Scotch whisky is in a rather good position really. It is the highest value spirits category in the world, and the two market leaders, Glenfiddich in the single malt category & Johnnie Walker in blended whisky category, are highly regarded by retailers, bloggers, and are consistently awarded prizes at competitions. You would think that this would be the case for other categories, but Scotch whisky is one of the few really where the top seller happens to have mass market appeal and approval from the critics.
Beer: Budweiser, Heineken, Coors. Average, clean, and in our opinion, not great. The sheer amount they spend on marketing, their distribution, their low price and the fact they are refreshing mean they sell well, but they are not highly regarded.
Wine: Barefoot, Gallo, Echo Falls. Basically middle of the road wines. Not too sweet, not too sharp. Lacking character. Not likely to be winning big points with Robert Parker any time soon.
Spiced Rum: Morgan’s Spiced Rum, Sailor Jerry, Bacardi Oak Heart. Sickly sweet, heaps of vanilla, great in a rum and coke. But when you try Dark Matter or Bristol Black rum, it is difficult to believe these are in the same category.
We were thinking about this recently when we were attending a tasting at Usquabae (a new whisky bar at the West End of Princes Street) with Glenfiddich Brand Ambassador Mark Thomson. One of the first things he mentioned was that in whisky bars, people almost have a habit of passing over Glenfiddich. It is available everywhere, so people take it for granted. In fact, because it is everywhere, people sometimes look down on it, which is nonsense. Mark talked about some of the key points that have made Glenfiddich the bestselling single malt in the world and the most awarded single malt:
Being a family run company whose business has always been whisky
Since they built Glenfiddich in 1887, the Grant family have been in charge of William Grant’s, even as the company has become one of the bigger spirits companies in the UK. Since the family’s main business has always been whisky, they are willing to invest in the best casks, the best people and innovation. After all, whisky is what has made them one of the richest families in the UK.
The Grant family have taken bold decisions, and have turned out to be right with most of them. During US prohibition they decided to up production (when many other distilleries closed or slowed down), which allowed them to be perfectly placed with mature stock once prohibition ended. They were the first distillery to release a single malt in the 1960’s with Glenfiddich, when the rest of the market were selling blends. They decided to build Girvan Grain distillery in the 1960’s, giving them a plentiful supply of grain whisky for Grant’s blend. Bold decisions that have put them in a great position.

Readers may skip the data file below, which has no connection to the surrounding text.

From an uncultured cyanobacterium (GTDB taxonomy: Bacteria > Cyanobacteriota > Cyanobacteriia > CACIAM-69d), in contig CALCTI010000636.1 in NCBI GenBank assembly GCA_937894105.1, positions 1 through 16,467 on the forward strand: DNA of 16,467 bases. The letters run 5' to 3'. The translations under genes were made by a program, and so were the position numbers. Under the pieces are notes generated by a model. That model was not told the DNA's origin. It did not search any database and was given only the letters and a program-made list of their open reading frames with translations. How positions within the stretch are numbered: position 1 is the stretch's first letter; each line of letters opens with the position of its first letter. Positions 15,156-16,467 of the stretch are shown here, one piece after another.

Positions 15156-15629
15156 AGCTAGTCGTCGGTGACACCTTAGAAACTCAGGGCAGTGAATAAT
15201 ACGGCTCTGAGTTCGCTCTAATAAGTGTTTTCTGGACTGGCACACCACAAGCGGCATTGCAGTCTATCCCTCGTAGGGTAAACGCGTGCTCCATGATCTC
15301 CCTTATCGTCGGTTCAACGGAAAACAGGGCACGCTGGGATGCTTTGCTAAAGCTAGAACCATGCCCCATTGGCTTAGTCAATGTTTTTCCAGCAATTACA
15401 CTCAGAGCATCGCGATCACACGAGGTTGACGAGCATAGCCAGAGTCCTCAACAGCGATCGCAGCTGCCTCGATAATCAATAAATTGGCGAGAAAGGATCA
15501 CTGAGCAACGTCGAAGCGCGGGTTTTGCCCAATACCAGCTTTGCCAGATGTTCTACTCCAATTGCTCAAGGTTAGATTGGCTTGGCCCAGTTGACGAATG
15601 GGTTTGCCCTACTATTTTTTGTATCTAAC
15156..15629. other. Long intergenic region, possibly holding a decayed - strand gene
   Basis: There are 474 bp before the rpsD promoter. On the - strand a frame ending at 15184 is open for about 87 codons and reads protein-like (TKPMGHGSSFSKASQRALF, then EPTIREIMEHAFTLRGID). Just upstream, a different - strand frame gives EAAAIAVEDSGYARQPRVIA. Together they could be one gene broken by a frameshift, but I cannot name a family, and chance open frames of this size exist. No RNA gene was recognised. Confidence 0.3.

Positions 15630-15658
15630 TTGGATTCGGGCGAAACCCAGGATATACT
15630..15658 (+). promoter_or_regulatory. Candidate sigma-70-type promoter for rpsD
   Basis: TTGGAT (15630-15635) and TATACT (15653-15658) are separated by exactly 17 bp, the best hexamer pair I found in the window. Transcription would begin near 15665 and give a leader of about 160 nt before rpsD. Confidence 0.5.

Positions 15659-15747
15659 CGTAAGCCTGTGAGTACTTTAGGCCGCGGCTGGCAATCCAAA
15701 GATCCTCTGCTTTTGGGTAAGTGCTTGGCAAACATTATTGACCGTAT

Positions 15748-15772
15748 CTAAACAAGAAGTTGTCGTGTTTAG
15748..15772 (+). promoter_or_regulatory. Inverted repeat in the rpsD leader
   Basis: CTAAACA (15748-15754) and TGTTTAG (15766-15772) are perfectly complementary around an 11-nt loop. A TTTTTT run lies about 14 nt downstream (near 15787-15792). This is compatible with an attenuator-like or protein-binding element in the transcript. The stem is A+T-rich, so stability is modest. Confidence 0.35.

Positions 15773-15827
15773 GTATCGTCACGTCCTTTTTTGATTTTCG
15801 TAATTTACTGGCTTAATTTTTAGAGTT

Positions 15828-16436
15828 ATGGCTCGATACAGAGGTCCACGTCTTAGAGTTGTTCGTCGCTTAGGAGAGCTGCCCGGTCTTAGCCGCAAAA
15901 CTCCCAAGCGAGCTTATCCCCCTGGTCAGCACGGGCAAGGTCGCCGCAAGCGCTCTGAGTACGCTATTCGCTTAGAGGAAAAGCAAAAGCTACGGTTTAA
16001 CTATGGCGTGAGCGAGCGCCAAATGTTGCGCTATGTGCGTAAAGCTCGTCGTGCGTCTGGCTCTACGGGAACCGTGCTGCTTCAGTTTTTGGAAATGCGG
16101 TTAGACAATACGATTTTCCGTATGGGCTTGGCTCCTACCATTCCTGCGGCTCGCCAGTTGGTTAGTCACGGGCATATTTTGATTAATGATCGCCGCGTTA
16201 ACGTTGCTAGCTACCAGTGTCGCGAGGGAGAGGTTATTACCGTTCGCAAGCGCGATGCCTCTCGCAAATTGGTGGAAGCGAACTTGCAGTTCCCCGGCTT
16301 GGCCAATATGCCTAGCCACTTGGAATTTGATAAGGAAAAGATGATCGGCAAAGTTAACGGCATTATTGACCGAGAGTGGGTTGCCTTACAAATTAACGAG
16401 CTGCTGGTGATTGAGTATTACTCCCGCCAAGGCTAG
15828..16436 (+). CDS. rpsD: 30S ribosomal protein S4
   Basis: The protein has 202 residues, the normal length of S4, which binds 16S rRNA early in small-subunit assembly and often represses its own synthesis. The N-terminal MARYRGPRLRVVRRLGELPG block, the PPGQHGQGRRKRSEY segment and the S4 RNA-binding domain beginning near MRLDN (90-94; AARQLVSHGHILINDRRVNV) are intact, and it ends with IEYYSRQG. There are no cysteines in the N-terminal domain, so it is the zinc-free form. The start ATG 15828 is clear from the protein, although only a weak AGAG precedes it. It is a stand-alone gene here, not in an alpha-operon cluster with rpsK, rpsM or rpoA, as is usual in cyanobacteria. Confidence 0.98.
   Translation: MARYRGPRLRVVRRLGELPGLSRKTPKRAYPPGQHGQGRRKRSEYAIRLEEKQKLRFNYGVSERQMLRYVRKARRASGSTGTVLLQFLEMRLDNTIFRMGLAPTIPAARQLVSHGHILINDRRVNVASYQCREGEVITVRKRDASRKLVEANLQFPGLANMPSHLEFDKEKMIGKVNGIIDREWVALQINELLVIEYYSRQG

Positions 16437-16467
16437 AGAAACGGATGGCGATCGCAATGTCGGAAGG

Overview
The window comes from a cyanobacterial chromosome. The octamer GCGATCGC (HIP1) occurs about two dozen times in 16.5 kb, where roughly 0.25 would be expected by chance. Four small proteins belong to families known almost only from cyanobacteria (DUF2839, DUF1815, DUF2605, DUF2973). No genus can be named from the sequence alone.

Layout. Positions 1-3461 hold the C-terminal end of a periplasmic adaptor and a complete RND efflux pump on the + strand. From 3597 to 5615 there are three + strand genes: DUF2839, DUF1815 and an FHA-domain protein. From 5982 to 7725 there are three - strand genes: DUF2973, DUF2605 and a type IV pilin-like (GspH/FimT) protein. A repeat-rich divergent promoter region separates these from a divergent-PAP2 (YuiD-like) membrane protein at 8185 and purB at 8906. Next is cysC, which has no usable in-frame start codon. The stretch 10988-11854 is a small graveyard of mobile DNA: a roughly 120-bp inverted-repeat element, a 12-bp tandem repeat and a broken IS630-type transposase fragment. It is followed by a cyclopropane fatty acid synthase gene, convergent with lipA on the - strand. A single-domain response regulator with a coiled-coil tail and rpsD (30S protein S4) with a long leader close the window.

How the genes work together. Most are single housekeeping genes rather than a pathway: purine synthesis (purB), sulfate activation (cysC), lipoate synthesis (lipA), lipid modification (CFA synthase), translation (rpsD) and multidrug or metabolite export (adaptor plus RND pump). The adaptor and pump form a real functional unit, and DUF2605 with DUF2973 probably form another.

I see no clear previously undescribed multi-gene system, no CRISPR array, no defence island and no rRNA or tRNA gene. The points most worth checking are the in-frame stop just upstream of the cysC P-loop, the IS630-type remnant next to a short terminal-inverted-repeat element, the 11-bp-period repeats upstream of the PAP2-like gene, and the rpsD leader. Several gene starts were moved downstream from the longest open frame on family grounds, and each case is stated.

In this way, they remind us of Springbank and Glenfarclas to a certain extent. Family run and independent can give you the opportunity to take a braver position.
Innovation and Quality
Guided by their on-site barrel coopers and the Malt Master, the Grant family have been willing to back any innovation with the investment required. There is a lot of hard work, innovation and product perfection going on, particularly in their warehouses. These include using a Solera vat for their 15 year old, using virgin oak to finish some of their whiskies, using rum casks to finish their 21 year old, and having Portuguese marrying tuns to allow their whiskies to develop after being emptied from cask.
A break down of the Glenfiddich 15 Solera Reserve
It’s not very often that we get to try Glenfiddich cask samples, so this was a rather special experience. Their 15 year old is a vatting of several casks that have been married in a Solera vat. The vat hasn’t been fully emptied since 1998, allowing different vintages of Glenfiddich 15 to mix. Each time they create a new batch of 15 year old; they empty the vat to half way, bottle that, and then fill the vat again with more 15 year old whisky.
We got to try samples from each of the casks that are poured into the Solera:
Glenfiddich 15 Oloroso Sherry Refill Cask Sample
Nose: Spicy notes, raisins, venison notes, brown sauce and the ground coffee.
Palate: Oily, spicy, meaty and honeyed with peppercorn and balsamic vinegar.
Glenfiddich 15 Refill Oak, finished in New Oak
Nose: Pears, candy floss, apple cider and apricot.
Palate: Lemon, meaty notes, honey and oily notes.
Glenfiddich 15 Refill Oak
Nose: Buttery, vanilla cream icing and crème brulee.
Palate: Heavily toasted pastries, orange zest, apricot and syrup.
We attempted to make our own version of the official 15 year old bottling. Mark said it wasn’t a bad attempt. We’ll stick to retailing rather than Master Blending for the time being.